I have to side with the angry masses on this one: the new Starbucks loyalty program won’t give the company the results it wants.
First, a bit of background: Starbucks launched their “My Rewards” program in 2009, and it’s done incredibly well. Three years ago, when mobile payments were a nascent concept, as much as 11% of Starbucks’s orders were coming from its loyalty app. Six months ago, the number of active users stood at over 10 million. In a much-lauded move, this July the coffee chain announced that they’d be partnering with Lyft, the New York Times, and Spotify to enhance their “digital loyalty ecosystem.” As of late, their profits have been record-breaking, and mobile orders-ahead have reached 6 million per month.
The phrase, “If it ain’t broke don’t fix it” comes to mind. In reality, though, everyone wants to top their past achievements. Starbucks, however, seems to have gone about doing so in a misguided way. They just announced that they’re overhauling their loyalty program by switching from a points-per-visit model to a points-for-dollars one. For customers who tend to only purchase less expensive drinks or food, this amounts to a big loss. Those who shell out $7 for a customized latte or who adore Starbucks’s line of travel mugs will get more for their money.
In addition to renaming the program “Starbucks Rewards,” they’re reducing their famous three-tier system down to two. Starbucks says that the changes are in response to customer demand, but judging from the tweetstorms, that sounds dubious.
Especially in light of that second tweet, it sounds like the new Starbucks loyalty program isn’t treating people as, well, people. Perhaps excepting billionaires, no one wants to be told that their worth as a person, or even as a loyal customer, is directly tied to their bank account. Despite that, 97% of rewards programs rely on transactional rewards–that is, points, discounts, or freebies in exchange for purchases. Unsurprisingly, though, 77% of transactional loyalty programs fail within the first two years.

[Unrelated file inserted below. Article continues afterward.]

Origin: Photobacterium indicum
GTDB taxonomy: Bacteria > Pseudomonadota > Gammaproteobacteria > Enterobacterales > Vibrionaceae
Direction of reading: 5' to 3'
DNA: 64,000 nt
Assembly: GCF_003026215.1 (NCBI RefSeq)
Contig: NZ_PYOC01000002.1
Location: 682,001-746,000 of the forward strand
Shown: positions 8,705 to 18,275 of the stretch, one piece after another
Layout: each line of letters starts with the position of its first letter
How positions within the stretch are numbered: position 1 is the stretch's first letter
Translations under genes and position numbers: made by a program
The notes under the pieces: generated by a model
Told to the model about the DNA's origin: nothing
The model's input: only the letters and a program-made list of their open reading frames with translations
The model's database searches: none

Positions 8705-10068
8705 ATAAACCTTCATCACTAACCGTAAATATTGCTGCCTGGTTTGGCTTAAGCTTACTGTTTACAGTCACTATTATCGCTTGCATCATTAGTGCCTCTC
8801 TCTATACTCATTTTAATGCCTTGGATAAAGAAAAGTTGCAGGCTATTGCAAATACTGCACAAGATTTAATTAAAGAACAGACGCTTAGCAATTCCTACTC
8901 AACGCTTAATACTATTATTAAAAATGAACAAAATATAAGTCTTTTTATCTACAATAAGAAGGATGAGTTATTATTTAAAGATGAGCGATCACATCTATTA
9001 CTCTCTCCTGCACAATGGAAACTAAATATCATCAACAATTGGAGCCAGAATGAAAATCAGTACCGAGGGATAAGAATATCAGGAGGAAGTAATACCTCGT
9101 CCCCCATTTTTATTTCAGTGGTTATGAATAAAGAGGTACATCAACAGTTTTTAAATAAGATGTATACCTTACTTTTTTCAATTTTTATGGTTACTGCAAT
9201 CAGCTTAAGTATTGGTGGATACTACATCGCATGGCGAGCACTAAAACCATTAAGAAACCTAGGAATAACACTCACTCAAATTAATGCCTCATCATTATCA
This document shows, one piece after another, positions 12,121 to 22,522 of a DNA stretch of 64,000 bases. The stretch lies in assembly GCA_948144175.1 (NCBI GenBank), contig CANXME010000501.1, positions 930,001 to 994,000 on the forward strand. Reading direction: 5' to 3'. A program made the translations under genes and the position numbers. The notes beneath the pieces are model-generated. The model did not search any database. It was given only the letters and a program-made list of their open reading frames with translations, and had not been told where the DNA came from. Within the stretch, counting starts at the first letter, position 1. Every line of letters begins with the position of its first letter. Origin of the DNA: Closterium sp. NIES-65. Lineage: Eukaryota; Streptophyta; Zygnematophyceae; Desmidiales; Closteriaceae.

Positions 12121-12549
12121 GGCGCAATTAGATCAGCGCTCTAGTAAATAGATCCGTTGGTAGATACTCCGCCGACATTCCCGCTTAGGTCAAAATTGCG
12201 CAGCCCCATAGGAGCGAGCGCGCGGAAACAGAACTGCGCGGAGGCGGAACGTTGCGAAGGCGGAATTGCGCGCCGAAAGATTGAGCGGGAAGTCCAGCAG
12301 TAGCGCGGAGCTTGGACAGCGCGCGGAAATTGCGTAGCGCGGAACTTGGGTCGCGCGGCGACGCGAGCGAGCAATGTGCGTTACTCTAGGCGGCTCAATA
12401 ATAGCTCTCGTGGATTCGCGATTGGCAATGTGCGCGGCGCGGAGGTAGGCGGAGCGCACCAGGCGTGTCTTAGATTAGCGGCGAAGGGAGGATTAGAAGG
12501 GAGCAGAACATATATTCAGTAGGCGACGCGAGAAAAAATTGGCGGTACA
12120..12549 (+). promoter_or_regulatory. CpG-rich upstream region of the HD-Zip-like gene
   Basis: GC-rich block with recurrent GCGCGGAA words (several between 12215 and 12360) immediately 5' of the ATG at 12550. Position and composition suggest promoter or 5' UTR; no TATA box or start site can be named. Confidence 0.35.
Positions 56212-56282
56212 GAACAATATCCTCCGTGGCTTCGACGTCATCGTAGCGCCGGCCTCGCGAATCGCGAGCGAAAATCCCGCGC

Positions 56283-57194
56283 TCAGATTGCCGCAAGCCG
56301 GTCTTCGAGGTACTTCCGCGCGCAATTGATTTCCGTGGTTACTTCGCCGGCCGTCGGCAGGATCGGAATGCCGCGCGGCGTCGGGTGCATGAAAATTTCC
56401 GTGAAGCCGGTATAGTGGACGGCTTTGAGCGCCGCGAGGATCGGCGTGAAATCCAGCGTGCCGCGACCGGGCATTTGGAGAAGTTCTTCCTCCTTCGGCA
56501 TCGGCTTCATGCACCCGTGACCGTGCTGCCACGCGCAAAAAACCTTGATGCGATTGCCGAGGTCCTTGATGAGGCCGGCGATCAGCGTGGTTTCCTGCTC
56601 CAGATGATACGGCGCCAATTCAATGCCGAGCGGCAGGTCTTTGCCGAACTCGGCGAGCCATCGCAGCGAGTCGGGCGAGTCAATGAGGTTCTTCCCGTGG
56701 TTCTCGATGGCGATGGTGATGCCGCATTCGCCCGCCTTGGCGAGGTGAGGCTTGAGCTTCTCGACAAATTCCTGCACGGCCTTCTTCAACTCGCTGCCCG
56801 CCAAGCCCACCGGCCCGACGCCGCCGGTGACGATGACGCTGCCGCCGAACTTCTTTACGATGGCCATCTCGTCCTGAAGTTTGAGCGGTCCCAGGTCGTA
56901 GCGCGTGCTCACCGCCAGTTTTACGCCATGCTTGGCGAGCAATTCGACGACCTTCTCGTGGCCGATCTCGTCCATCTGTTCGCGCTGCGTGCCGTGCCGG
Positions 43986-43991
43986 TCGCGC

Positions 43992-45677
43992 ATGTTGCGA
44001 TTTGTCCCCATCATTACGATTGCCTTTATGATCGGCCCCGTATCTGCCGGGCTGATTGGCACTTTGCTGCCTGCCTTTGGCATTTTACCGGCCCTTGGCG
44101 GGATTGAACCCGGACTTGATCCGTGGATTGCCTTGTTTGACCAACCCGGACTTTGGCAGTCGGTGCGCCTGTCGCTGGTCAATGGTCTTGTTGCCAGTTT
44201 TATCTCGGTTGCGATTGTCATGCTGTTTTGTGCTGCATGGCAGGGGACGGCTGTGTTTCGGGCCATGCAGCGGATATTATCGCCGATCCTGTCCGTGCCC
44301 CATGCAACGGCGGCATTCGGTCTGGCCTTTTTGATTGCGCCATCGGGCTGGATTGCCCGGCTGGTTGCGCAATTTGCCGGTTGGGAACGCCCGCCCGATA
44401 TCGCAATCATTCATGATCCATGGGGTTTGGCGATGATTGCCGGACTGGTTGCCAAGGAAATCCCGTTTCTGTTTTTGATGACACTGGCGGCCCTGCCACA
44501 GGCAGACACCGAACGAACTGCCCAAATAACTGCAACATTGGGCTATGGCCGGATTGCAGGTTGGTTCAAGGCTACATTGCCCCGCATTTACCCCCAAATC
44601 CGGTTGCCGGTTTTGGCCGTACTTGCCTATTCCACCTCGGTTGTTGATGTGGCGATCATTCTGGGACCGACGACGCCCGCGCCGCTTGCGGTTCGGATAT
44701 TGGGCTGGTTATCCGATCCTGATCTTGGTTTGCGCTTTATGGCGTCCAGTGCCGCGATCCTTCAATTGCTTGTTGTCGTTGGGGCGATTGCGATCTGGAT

What would I recommend instead? First of all, the company needs to apologize to customers and switch back to the old Starbucks Rewards model. As a gesture, they should probably do a double points day or some other sort of gift to customers within their own loyalty ecosystem.
In addition to reverting to the visits-for-points model, I’d say that Starbucks should go even further in rewarding customers for engagement. We call this approach to rewards programs advocate loyalty or social loyalty. Starbucks could, for example, start rewarding customers for checking into their locations on Facebook, Instagram, Yelp, and so on. They could give points to those who hashtag photos on Instagram, or who send gift cards to friends.
The business should launch more creative contests like its White Cup Contest, during which customers were asked to come up with their own designs for a Starbucks white cup, and its counterpart for employees, the Partner Cup Design Contest. Starbucks could grant points to entrants or to those who share about the contests on social media.
All of this said, the new Starbucks loyalty program isn’t going to pull the company under, but it’ll be shocking if it actually results in increased repeat purchase rates and bigger average order values.
And it’s hard to not suggest a more multifaceted approach to loyalty when there are so many ways to do it. Such a strategy takes a more holistic view of customers, instead of just treating them as dollar signs. Think it’s not profitable? Well, when you treat shoppers like real people, they’ll be much more likely to patronize your business.
We’ve seen it work. A Social Annex client who started out with a points-for-purchase loyalty program and then switched to an advocate marketing-enhanced program saw a 370% increase in revenue from loyalty in one year. Another client of ours who began with a traditional loyalty program and then switched to a socially-engaged one had its loyalty program revenue increase by 300% in 2 months.
Starbucks is a brand with a strong enough identity and presence that people are always engaging with it all the time. Why not reward them for that?